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Faith charter school project moves closer to reality

FAITH – Discussions about starting a community charter school here started when the elementary school in town and Enochville Elementary had their names pulled last year for closure by Rowan-Salisbury Schools.

Now, the prospective charter school, with the working name Faith Academy, is forging ahead and planning to release more information on the project in March with a public meeting 2 p.m. to 4 p.m. at Faith American Legion Post 327 on March 22.

Former Sheriff George Wilhelm is the spokesperson for the project. He said the school forging ahead now has nothing to do with Faith and Enochville schools being tagged for potential closure yet again. Faith and Enochville’s names were drawn again because they fell at the bottom of an updated chart that ranked elementary schools based on capital needs, efficiency in terms of electricity costs, student population and capacity. RSS staff was asked to bring information to the Board of Education about the effect on students of closing those two school.

The district has been coping with a slowly dwindling student population, leaving it with 5,000 empty seats in a district that serves about 18,800 students. The board of education has had some success consolidating schools but there’s been no completed projects lately to close them completely and move students to existing facilities.

West Rowan Elementary is the product of closing and consolidating Cleveland and Woodleaf Elementary schools. Knox Middle and Overton Elementary are moving toward being consolidated into a new K-8 facility after a change of course from a plan that would have renovated Knox but closed Overton.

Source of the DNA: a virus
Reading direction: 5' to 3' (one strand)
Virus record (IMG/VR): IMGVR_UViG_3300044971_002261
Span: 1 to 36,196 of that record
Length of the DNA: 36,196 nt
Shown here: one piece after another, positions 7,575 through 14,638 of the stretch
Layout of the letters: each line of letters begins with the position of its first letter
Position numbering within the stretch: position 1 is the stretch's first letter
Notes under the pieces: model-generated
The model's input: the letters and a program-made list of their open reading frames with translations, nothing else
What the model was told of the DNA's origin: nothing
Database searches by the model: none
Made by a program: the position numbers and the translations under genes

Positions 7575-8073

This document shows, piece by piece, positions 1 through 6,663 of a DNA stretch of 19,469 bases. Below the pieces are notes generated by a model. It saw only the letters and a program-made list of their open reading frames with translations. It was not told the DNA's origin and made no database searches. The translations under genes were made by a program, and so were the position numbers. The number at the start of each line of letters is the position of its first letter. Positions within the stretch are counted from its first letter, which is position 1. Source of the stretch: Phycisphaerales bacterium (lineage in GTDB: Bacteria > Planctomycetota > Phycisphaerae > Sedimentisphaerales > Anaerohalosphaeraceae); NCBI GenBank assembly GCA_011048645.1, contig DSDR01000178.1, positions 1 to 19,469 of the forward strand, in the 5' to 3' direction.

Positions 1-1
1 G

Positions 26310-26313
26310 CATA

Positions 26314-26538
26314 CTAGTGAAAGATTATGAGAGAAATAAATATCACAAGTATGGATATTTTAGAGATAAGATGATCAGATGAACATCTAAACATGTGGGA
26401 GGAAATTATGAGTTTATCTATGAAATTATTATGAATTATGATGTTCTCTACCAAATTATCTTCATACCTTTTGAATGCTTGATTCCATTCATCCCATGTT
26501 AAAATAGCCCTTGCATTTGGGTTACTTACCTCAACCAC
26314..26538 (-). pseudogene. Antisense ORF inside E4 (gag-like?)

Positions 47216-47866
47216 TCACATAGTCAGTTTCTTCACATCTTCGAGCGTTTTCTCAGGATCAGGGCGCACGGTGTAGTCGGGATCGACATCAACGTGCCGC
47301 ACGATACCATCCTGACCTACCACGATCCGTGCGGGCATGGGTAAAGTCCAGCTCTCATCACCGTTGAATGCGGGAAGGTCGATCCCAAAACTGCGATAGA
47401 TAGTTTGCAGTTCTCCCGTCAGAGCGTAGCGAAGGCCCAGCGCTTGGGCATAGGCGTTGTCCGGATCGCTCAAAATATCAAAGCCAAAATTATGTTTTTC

Wilhelm said he went to the N.C. Charter Schools Association’s conference last year and picked up a lot of information for the Faith charter school project.

“Its been a great learning experience,” Wilhelm said.

Wilhelm said the application for the Faith charter school is dated for a projected opening in the 2022-2023 school year, but the hope is to get the school fast-tracked for 2021-2022. The group has hired Charter Success Partners to help with the planning process.

Wilhelm said, the charter aims to expand offerings of the prospective school to K-12, allowing a student to attend the school for all 13 years.

The application process, overseen by the N.C. Department of Public Instruction, takes place in the summer. The Office of Charter Schools, external evaluators and the Charter School Advisory Board look at applications. If the advisory board approves an application in the first round, it moves to a detailed interview. If a charter application is ultimately approved, the school would typically begin a one-year planning period.

If an application is rejected, said Office of Charter Schools Director Dave Machado, a group seeking a charter can come back the next year with an improved application based on state recommendations.

Machado said 33% of charter school applications are approved, but that figure includes all applications. So, if a charter application is denied several times before being approved, each denial lowers the approval rate even though the same school may eventually be granted a charter.

Charter schools receive per-student funding from the state and county, but capital needs such as buildings and upkeep have to be funded by other means. Charters receive block funding with few restrictions.

Machado said charters do not have to provide bus transportation like a regular school district; though, some charters are able to. For in-county students, charter schools are required by the state to find a way to transport a student if that is a barrier to their attendance.

Faith Academy’s website says the school will have a transportation option. It will most likely be one or two buses with strategic pick up and drop off locations, the website says.

Faith Academy’s website is faithacademync.org and includes other information on the school.



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